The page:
Road sense on Indian roads has been a topic of discussion since many years. We find it so amusing that it garners a discussion every time & ridicule it at any given opportunity. http://zhl.org.in/aboutus.html
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Indian Road Sense
Road sense on Indian roads has been a topic of discussion since many years. We find it so amusing that it garners a discussion every time & ridicule it at any given opportunity. But let’s face it. We have been a victim of it at some point or the other. Many attribute it to the increasing population leading to high vehicle density on roads. In 2012, our population was pegged at 1.22 billion. Others believe that the lack of proper patrolling, easy procurement of driving licenses and the all time hurry to reach our destination is to be blamed. Whatever be the reason, there is no denying that Road sense on Indian streets is often completely missing. The consequent chaos is on display for the whole world by way of hundreds of videos on youtube everyday.
If the above theories are to be believed, look at the roads in South Africa, despite a similar history to ours and years of subjugation, lack of freedom and economic instability, their roads are far better than those in India with regards discipline and following of the traffic rules.
May be then the Western / UK drivers can follow rules more easily as the roads are bigger and number of vehicles very few. Perhaps they can do so because they do not have multiple modes of transport (rickshaw, motor bikes et al). Or could it be that their road signage is so good that drivers find it easier to follow rules? In realty though, many Western cities have population densities similar to ours. In the Western world 80% use personal vehicles, this means car densities may be even higher than those seen on Indian roads. Most EU cities are historical and do not always have wide roads. Congestion and traffic jams are common, but one hardly ever hears any honking. And rules are followed by all, including those on bikes, cycles, mobility scooters, buses, truck drivers.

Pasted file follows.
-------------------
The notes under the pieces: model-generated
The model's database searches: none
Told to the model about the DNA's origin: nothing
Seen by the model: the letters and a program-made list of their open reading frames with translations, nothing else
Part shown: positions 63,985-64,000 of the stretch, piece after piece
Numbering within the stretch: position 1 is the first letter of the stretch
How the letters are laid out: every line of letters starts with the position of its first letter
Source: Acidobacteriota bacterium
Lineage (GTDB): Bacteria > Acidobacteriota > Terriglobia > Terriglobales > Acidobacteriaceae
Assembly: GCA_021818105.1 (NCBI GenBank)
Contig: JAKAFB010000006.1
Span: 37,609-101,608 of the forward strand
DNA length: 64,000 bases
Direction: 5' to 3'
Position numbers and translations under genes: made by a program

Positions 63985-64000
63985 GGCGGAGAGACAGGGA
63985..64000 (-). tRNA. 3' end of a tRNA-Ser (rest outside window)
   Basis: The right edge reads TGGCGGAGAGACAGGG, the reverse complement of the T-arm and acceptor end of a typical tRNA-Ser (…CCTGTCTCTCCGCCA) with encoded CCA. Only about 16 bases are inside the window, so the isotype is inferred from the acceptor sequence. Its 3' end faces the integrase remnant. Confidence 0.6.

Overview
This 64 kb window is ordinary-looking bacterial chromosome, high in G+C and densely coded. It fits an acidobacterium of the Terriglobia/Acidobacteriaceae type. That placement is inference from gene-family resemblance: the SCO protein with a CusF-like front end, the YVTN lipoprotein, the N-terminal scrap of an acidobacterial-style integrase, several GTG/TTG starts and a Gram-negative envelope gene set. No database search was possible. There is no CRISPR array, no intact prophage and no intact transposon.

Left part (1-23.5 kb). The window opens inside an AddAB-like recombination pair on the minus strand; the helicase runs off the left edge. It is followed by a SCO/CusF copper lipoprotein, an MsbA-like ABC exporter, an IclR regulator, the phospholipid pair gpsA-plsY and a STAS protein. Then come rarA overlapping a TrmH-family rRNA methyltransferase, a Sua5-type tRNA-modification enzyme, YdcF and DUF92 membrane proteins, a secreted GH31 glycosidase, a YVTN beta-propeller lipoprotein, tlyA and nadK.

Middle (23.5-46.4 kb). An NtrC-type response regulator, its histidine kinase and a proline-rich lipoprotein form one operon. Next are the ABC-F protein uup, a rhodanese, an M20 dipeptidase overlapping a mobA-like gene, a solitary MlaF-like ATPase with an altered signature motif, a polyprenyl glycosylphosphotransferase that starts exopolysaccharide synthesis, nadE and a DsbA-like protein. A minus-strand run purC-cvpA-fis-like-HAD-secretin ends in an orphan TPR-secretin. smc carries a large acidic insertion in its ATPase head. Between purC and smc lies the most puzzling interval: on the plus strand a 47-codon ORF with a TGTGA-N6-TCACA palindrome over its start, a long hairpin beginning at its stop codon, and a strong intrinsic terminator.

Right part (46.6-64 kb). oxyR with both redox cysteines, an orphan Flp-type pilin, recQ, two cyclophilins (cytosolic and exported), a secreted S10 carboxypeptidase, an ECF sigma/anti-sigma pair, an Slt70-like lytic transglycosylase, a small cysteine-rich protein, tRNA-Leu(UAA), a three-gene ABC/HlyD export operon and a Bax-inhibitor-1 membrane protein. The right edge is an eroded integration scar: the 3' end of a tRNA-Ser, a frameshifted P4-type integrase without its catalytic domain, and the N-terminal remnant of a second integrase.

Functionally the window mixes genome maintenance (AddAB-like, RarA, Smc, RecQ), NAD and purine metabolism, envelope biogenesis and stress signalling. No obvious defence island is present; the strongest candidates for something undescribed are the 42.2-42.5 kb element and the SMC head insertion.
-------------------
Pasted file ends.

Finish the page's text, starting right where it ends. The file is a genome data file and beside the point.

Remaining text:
These changes do not come about overnight. In fact, Britain has one of the toughest driving test which can be taken even by school dropouts, the point is by the time one passes the test, the correct road etiquette is ingrained in to the drivers.
We can easily blame the system, the bad road signage, lack of patrolling and other causes. But human empathy is something which is beyond the system. We are a nation which takes pride in welcoming guests & looking after them, the ultimate form of human compassion. Applying them on roads can make us both improve as a person & society.
1. Never drive on the wrong side of the road – You might reach early, but you are putting others lives in danger along with yours.
2. Let others pass – Blocking the road is the chief cause of traffic jams. Stick to your lane.
3. Take an Initiative – Ever spotted a civilian taking charge when there are no policemen around to clear the traffic? You can be that HERO too
4. Be a good Samaritan – Book an Ambulance might take just a minute of yours but that minute can save a life. SO DO IT.
Remember driving is a responsibility NOT right.
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